Like its older brother Volca Beats, the Volca Sample has three modes for recording or editing a pattern: Step Record, Step Mode and Live Recording. Because the keypad is going to be used mainly for programming the sequencer and not for any of its extended functions, each key on it will be referred to by its number (Keyn). This text is essentially a more verbose explanation of the video tutorial I published on YouTube in September 2015.
Initialising a Pattern
Let’s start with some basics. A pattern is a sequence of 16 steps, and the Volca Sample can sequence up to 10 samples at a time, so it’s a 10-part sequencer. So we can see the sequencer as a 10×16 squared piece of paper were we punch wether a sample (part) is playing or not (see Figure bellow). On top of that, the sequencer also stores the automation for a number of parameters, which we will cover in a later tutorial.
The Sequencer can be initialised by pressing [FUNC]+[Key16] ([CLEAR ALL]). This removes all pattern data for all parts as well as any automation. It also clears any Active Step, so all 16 steps are now active.
You can enter Step Record Mode by pressing [FUNC]+[RECORD]. The two buttons will blink and the display will show “S.rEc”. This mode allows you to record your pattern one step at a time. The lower line of LED’s in the key pad indicates which is the current step, while the upper line of LED’s shows which (if any) parts are triggered in the current step.
You can select multiple parts at the same time (like playing a chord), although the time tolerance of the Volca is somewhat small, and some parts may end up recorded on the following step(s). To insert a pause, press [RECORD].
After recording step 16, you are back at step one, and still in Step Record Mode, so you can overdub your previous recording with more parts, which can make for some very interesting patterns when just pressing random parts.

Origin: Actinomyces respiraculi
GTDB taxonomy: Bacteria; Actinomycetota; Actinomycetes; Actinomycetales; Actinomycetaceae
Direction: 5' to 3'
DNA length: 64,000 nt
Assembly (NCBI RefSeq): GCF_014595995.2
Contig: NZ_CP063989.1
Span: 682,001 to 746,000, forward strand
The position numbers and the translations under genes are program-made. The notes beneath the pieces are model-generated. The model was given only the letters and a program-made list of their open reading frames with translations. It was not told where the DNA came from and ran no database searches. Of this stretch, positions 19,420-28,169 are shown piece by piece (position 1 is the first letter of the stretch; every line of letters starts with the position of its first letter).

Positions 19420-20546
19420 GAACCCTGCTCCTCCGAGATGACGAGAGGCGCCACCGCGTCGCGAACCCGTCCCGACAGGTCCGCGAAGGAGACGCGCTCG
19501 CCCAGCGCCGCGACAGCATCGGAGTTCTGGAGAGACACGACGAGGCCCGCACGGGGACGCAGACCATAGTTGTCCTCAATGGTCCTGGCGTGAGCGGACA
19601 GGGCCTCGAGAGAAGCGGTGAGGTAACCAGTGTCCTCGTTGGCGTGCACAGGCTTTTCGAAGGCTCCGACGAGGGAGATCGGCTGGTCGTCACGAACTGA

Step Mode is the easiest way of recording a new pattern. You can enter and exit Step Mode by pressing the [STEP MODE] button. In this Mode, the lower line of LED’s in the key pad show which part you are editing. You can navigate trough parts using (you guessed it!) the [PART <] and [PART >] keys. For each part, the upper row of LED’s in the key pad shows the steps in the current part is triggered.
In step mode, you can place your pattern as if you were reading a pattern card like the one shown above. You can also use Step Mode while the sequencer is playing. This allows for some quick programming/editing on-the-fly.
Most times, I start my patterns with a basic rhythm using only one or two parts that I program in Step Mode (for example, a 4 on the floor). This gives me a good rhythmic base on top of which I can record more elaborate patterns in Live Mode
Live Mode is the default state of the Volca Sample. This mode allows you to play each of the 10 parts freely (ad lib) using the keypad. There are three different ways to record in live mode.
- You press [RECORD] with the sequencer paused. The [RECORD] button will start to blink. When you hit the first pad, the sequencer will start playing while recording and quantizing what you play.
- You press [RECORD] with the sequencer paused and then hit [PLAY]. The sequencer will start playing while recording whatever notes you trigger.
- You already have the sequencer playing. You just need to press [RECORD] to start recording whatever you enter. This allows you to play ad lib on top of of your pattern and once you are happy with a new entry, just hit [RECORD] and play it.
Recording in Live Mode always quantizes what you are playing to the closest 16th note. Like in Step Record, the instrument will continue recording from step 1 after finished the sequence. To exit Live Recording mode, you can either press [RECORD], which will leave the new pattern playing; or you can hit [PLAY], which will also stop the sequencer playback.
Sometimes quantization (or your fingers) does not work like it should and some parts may end up triggered off beat. You can switch to Step Mode and make your adjustments without stopping play back (good for live performances). :)
In the next tutorial we will take a look on the Sample Editing Matrix and how we can use it to do anything from adjusting loudness and pitch to granular synthesis.